International Chess Federation
Tuesday, 14 May 2024 22:39
Back to the Future with Casablanca Chess!

By GM Hicham Hamdouchi and GM Laurent Fressinet

This weekend, the grand chess spectacle will begin in Morocco. Four top grandmasters – Carlsen, Nakamura, Anand, and Amin – will test the new Casablanca Chess Variant, introduced by the Casablanca Stock Exchange. They will start their rapid games from carefully selected positions derived from historical games.

The schedule will be as follows (all times are local):

Saturday, May 18

Round 1 at 4:15 pm / Carlsen vs Anand & Nakamura vs Amin
Round 2 at 5:30 pm / Amin vs Carlsen & Anand vs Nakamura
Round 3 at 6:45 pm / Nakamura vs Carlsen & Amin vs Anand

Sunday, May 19

Round 4 at 7:15 pm / Anand vs Carlsen & Amin vs Nakamura
Round 5 at 8:30 pm / Carlsen vs Amin & Nakamura vs Anand
Round 6 at 9:45 pm / Carlsen vs Nakamura & Anand vs Amin

The event will be broadcast live on Each round will be preceded by a 15-minute segment dedicated to the selection of the position, either with a guest or via online polls. 

At the beginning of each round, the players will receive the scoresheets of the chosen position. They will have two minutes to play through the historical game on the board up to the position from which their game will commence. Subsequently, the arbiter will initiate the clocks.

The time control will be 15 minutes with a 10-second increment. No draw offers will be permitted.


There have already been themed tournaments in history, for example, starting with a position from the Buenos Aires or Najdorf variation. Alternative formats have been attempted, such as Bobby Fischer's Chess960, Anti Chess, Crazy House, or even No Castling in Dortmund (where castling is prohibited). The objective is always the same: to break away from the well-trodden path and offer new horizons to players. Among these, only Chess960 resembles "real chess" in terms of traditional rules and enjoys relative success. The most recent experience to date was the Weissenhaus tournament in Germany, which brought together the world's top players at classical time controls. It saw Carlsen's victory. Unanimously, the invited top GMs were delighted with this format. It is true that Chess960 allows for more creativity. Players find themselves immediately in unfamiliar territory and try, not without difficulty, to fall back on classic and familiar patterns.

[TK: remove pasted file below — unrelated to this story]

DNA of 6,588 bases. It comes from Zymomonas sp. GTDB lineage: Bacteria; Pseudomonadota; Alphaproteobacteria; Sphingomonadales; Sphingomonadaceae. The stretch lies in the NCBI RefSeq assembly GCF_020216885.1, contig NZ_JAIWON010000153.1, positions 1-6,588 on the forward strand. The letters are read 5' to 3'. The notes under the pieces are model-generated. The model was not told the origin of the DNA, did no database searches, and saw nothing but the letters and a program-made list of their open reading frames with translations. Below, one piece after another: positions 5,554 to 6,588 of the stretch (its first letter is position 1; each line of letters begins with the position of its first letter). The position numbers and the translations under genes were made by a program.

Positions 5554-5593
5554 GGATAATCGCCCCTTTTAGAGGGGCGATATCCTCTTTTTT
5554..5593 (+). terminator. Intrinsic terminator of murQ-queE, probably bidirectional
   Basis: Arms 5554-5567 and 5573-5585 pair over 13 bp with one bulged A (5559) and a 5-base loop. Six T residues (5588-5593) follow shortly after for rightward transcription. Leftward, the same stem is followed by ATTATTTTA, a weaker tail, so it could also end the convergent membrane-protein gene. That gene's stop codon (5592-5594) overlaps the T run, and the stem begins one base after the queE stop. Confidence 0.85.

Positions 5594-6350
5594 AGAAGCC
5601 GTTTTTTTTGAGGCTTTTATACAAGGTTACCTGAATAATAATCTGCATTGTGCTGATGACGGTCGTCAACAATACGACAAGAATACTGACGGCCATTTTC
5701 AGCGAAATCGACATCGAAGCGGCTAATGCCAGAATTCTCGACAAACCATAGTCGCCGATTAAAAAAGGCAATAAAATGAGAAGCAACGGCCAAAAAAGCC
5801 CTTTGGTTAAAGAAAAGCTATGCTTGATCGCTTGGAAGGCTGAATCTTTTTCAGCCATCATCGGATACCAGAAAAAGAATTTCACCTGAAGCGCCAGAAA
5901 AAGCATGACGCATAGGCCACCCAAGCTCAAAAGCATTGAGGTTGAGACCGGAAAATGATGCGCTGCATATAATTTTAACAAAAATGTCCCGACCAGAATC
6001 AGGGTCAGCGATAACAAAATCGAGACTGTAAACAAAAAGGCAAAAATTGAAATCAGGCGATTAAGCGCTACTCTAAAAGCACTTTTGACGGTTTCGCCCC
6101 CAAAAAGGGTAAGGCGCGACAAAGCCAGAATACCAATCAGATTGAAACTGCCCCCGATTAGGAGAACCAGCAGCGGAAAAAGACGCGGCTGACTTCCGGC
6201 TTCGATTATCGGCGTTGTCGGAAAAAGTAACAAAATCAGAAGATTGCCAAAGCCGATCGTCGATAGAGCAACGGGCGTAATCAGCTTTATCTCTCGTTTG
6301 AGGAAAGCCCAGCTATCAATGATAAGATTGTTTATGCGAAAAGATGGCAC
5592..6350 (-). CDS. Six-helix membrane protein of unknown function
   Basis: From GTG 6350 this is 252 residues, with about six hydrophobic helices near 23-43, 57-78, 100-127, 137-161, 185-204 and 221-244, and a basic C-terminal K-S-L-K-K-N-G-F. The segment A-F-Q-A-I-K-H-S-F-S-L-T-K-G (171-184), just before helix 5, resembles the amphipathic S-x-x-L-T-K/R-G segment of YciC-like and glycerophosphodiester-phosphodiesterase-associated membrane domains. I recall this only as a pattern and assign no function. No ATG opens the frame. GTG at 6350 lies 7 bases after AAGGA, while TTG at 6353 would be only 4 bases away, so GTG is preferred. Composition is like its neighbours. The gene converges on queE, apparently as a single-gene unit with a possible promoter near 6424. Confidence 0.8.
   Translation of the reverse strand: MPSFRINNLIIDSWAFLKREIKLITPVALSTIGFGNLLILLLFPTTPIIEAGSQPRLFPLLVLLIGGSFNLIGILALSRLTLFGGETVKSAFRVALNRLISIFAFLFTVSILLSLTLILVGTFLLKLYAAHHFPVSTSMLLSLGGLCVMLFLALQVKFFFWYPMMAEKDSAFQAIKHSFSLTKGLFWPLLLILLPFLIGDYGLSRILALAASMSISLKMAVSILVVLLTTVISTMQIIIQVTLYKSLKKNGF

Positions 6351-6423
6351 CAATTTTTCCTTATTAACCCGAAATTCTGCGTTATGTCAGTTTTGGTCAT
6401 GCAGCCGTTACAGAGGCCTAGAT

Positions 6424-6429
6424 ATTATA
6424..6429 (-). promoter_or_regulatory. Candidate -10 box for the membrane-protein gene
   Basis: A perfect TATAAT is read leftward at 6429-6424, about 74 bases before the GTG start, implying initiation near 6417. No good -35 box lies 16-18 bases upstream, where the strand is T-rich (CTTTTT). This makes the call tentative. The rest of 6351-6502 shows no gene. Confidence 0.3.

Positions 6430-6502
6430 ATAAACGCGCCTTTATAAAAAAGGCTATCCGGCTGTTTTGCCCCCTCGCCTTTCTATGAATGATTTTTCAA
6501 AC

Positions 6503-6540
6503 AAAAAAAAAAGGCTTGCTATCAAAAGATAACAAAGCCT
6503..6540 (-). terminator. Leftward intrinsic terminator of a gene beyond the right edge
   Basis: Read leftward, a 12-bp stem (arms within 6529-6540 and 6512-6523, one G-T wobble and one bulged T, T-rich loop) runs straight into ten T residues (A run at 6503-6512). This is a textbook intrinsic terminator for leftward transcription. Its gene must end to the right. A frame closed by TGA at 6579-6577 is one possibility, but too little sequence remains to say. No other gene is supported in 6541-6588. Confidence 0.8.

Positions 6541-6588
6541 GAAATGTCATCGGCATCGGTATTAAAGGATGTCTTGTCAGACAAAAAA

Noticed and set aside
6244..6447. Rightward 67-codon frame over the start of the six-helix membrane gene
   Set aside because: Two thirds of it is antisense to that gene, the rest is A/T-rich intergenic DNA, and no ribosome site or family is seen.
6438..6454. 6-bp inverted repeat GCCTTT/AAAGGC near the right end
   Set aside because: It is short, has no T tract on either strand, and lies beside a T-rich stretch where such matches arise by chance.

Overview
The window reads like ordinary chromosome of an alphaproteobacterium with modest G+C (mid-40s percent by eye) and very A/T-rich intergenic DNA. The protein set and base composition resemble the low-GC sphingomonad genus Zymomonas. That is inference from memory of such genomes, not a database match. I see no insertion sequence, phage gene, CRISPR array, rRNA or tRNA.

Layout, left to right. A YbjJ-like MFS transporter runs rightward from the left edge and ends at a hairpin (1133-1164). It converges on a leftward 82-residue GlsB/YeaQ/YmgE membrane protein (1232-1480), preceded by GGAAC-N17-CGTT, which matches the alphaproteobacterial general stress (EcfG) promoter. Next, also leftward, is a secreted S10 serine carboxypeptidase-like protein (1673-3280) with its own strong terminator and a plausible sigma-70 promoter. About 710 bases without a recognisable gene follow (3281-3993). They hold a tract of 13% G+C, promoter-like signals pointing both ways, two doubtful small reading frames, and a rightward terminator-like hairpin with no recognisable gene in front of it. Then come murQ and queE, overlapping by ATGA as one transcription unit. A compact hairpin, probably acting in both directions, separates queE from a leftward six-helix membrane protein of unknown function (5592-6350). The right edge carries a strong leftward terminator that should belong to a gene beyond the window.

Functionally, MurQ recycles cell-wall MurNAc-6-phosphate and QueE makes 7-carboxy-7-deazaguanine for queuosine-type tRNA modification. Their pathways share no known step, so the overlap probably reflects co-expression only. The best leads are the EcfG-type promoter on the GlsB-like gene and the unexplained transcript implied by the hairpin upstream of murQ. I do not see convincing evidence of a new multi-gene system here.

The Casablanca Variant

Now, let's delve into the technical aspects of the Casablanca Variant. The idea is quite different. We stay within the realm of classical chess. Players are given a position from a game that has already been played (or could also be imagined). However, this position must meet several well-defined criteria. First and foremost, the evaluation should be roughly equal (around 0.00, according to engines). The position must be taken from the opening, somewhere between the 6th and 15th moves (although mainly between the 10th and 12th). Most importantly, and this is the most crucial criterion, it must offer rich possibilities for both players. As you may have guessed, the main idea is to have exciting games or, at the very least, encourage the participants to produce them. We will have the opportunity and privilege of having a royal line-up to test this idea (Magnus Carlsen, Hikaru Nakamura, Viswanathan Anand, and Bassem Amin). The positions will be carefully chosen by us (GM Hicham Hamdouchi and GM Laurent Fressinet). The event coincides with the centenary celebrations of FIDE. To further engage the audience, each position will be chosen from a historically significant game.

Let's look at a concrete example:

Will Magnus Carlsen choose 14…Rc8?

This game was played between Nona Gaprindashvili and Maia Chiburdanidze during their Women's World Championship match in 1978. It is the 14th round, and the position arises from a Caro-Kann defence after the White's fourteenth move 14.Rh4. The analysis module sanctions it with an even evaluation 0.00. The most played moves for Black in the database are in the following order: 14...Be7, 14...Rc8, 14...cxd4, and 14...0-0-0.

Which strategy to choose? We can easily deduce that the position is rich in possibilities for both sides. We can see the potential opposite-side castling, a white pawn majority on the queenside, as well as other likely imbalances depending on the chosen plan by both sides. In the actual game, Maia chose 14...Rc8. The players quickly transitioned into an endgame in which Black missed a win, settling for a draw on the move 52. One game later, Maia Chiburdanidze was crowned world champion!

No preparation possible, unless... 

It is in this state of mind that we have chosen a total of 18 positions (6x3=18). Before the start of every round, the position players will face off and will be picked out of possible three. After each game, it will be interesting to test the memory and encyclopaedic knowledge of our champions to see if they have managed to place the games: who played them, and when? We hope to witness a grand spectacle despite starting positions presumed to be "equal". However, rephrasing a well-known expression: all positions are equal, but some are more equal than others!